After lunch, I went back outside. The lake and Claridge's had disappeared only to be replaced by a landscape resembling the war-torn Afghani countryside, though it turned out to be a video game. Of course in this video game world, civil war was raging and the video game people had managed to trick a group of real world people into entering the video game 'to play' at war. All the men had gone off to fight and the video game women were explaining to the real world women that it would soon be their turn to fight. Some of the real world women began complaining that it wasn't their world so why should they have to fight. At this, the ringleader lady of the video game people turned into a giant jelly baby and knocked six shades of Hades into the women who had been complaining. The ringleader lady kept calling me Ingrid Bergman and asked me what I was going to do, whereupon I made a rousing speech about fighting for liberty and honour. I said that even if we weren't fighting for our own freedom were were still fighting for the cause of liberty and that there was nothing more honourable than the fight for freedom. I screamed 'vivre libre ou mourir' at the top of my lungs and we all ran off over the hill to fight.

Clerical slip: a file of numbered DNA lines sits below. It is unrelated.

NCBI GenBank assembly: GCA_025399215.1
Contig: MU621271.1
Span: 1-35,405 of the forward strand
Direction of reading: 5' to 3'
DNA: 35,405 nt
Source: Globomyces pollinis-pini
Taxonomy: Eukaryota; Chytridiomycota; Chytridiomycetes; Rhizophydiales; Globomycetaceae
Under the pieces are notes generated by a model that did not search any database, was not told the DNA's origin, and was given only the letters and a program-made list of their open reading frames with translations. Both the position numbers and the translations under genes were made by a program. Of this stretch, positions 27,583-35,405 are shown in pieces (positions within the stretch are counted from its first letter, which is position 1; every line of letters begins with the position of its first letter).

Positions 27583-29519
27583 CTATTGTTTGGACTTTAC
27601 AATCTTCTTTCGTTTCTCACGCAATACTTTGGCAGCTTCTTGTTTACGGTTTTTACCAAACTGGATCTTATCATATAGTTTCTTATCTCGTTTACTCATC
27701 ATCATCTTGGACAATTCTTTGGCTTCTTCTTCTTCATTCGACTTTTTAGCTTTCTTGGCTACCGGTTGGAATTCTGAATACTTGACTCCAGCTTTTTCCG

Monday, 18 January 2010

Ode on an English Poet

Some time ago I wrote a piece about the relationship between artists and critics. The piece went something like this: a lady journalist for the Guardian said that critics shouldn't write about their artist friends. I said she was full of shit, though to be fair, I wasn't quite so rude at the time. Here's an example why I think she's wrong.

Enter stage left, Ross Sutherland. Okay, so I wouldn't exactly call Ross a friend in the friendly sense of the word, but he's not quite an acquaintance either. We haven't had a drink together, but he performed at one of my SALON nights, I've got his number in my phone, and we're 'friends' on facebook. According to the laws of 21st century relations, that probably constitutes friendship.